Robert is a qualified yet inadequate electrician, and the sole director and shareholder of Burg-Go Pty Ltd (Burg-Go). Burg-Go purports to specialize in installing burglar alarms. In fact, Robert has had little success in installing alarms, and now has several disgruntled customers. In particular, one of Burg-Go's customers, Patrick, is threatening legal action against Burg-Go as the result of his alarm failing to go off when a burglar broke open his front door and stole his priceless stamp collection. The police report confirmed that the intruder had not deactivated the burglar system. Robert is concerned that Patrick could be “difficult” so he transfers the assets from Burg-Go to a new company which he controls called Stop-Burg Pty Ltd. Shortly after this transaction, Burg-Go is wound up.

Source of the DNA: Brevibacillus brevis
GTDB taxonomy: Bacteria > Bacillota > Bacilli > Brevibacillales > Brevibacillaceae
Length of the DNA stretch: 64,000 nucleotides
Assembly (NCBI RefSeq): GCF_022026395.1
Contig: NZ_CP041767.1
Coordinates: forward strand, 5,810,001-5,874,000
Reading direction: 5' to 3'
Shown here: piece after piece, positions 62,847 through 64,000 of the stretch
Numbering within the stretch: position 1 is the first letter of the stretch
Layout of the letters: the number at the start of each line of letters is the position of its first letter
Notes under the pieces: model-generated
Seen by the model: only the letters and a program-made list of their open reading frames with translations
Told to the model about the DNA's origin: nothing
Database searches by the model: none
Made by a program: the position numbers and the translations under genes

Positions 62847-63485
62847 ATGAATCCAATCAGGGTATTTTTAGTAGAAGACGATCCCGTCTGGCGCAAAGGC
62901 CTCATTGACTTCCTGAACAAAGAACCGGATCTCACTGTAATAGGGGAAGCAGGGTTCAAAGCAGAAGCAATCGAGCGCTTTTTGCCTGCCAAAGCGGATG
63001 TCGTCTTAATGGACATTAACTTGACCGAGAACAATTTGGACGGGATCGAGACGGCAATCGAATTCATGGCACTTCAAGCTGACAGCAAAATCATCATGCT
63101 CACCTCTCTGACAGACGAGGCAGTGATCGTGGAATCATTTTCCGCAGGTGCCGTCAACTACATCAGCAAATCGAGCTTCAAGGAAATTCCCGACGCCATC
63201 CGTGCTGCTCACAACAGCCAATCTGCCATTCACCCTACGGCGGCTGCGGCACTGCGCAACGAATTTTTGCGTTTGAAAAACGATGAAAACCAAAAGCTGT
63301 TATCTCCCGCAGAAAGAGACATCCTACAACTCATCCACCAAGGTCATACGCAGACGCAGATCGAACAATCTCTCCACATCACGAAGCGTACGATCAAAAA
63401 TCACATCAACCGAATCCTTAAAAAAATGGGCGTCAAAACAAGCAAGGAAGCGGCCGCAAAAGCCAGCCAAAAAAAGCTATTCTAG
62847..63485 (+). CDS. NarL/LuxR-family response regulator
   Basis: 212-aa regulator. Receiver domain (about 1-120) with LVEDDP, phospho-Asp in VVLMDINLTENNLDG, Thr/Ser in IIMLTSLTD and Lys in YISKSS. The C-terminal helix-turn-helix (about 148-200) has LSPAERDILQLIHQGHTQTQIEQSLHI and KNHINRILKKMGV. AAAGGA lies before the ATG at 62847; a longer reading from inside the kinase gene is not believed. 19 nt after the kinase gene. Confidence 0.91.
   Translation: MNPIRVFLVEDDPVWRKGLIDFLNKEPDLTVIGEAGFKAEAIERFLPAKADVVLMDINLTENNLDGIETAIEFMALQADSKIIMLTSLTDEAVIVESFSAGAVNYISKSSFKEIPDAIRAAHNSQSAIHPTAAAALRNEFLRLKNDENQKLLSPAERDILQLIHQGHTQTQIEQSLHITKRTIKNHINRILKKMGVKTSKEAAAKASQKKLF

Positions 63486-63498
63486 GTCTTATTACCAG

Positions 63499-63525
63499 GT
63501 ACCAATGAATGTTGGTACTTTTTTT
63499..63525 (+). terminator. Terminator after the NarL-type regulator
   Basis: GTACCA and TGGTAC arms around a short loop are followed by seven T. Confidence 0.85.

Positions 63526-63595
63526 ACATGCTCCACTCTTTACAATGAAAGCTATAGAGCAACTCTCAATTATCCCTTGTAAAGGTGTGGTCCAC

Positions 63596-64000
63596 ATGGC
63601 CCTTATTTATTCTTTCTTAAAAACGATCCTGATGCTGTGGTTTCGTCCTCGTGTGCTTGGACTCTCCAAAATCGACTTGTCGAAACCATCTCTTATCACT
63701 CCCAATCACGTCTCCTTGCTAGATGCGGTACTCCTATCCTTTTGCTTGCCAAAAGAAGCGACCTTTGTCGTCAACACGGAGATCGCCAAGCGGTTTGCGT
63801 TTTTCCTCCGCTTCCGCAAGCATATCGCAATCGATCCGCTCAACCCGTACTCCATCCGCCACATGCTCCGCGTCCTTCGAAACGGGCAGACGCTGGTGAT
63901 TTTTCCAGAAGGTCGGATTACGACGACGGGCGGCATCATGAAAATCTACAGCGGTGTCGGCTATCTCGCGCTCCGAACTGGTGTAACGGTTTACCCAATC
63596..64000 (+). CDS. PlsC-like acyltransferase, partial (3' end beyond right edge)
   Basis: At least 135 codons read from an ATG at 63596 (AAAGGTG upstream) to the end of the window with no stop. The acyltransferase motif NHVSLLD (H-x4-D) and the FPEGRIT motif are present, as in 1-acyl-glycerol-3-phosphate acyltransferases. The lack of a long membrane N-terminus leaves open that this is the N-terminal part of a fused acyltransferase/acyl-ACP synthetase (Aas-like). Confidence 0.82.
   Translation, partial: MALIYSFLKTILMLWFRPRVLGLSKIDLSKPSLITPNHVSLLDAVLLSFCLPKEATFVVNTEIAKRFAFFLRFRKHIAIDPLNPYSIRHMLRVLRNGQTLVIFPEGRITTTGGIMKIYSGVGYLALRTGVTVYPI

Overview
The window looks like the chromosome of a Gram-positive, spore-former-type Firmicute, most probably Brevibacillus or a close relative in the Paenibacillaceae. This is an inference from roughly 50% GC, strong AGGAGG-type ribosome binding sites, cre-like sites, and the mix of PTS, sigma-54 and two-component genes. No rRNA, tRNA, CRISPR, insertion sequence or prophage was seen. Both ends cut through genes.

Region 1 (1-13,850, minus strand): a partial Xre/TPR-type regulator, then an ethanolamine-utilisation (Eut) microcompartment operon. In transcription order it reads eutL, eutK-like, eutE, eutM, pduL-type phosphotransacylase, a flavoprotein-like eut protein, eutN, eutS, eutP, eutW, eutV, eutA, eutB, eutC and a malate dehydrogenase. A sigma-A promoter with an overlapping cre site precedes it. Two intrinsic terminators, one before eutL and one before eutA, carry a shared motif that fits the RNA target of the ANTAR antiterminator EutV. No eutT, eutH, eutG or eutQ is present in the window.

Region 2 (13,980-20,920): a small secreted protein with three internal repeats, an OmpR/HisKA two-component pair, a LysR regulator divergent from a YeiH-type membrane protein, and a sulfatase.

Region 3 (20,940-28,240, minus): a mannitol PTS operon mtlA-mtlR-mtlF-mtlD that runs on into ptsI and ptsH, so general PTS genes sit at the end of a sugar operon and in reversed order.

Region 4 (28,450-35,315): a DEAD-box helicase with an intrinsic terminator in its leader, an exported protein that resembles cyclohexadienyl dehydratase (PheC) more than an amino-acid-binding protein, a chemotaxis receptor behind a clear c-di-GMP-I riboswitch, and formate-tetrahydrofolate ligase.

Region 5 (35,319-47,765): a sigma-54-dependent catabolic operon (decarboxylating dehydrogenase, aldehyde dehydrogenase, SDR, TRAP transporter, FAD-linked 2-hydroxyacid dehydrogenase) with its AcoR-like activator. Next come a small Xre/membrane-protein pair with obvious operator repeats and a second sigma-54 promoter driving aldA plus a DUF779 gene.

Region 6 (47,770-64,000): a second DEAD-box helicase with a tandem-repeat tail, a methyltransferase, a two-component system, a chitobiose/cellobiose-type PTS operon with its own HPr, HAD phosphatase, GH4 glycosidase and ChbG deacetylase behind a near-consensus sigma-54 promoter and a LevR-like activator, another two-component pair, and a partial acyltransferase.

Patrick wants compensation for the loss of his stamp collection, but Burg-Go has no assets. Please advise what possible legal arguments could Patrick make in order to get judgment against Robert and Stop-Burg Pty Ltd?
This question belongs to business and corporate law and discusses about a given case study that describes possible legal arguments against compensation for the loss of goods.
Total word count: 281
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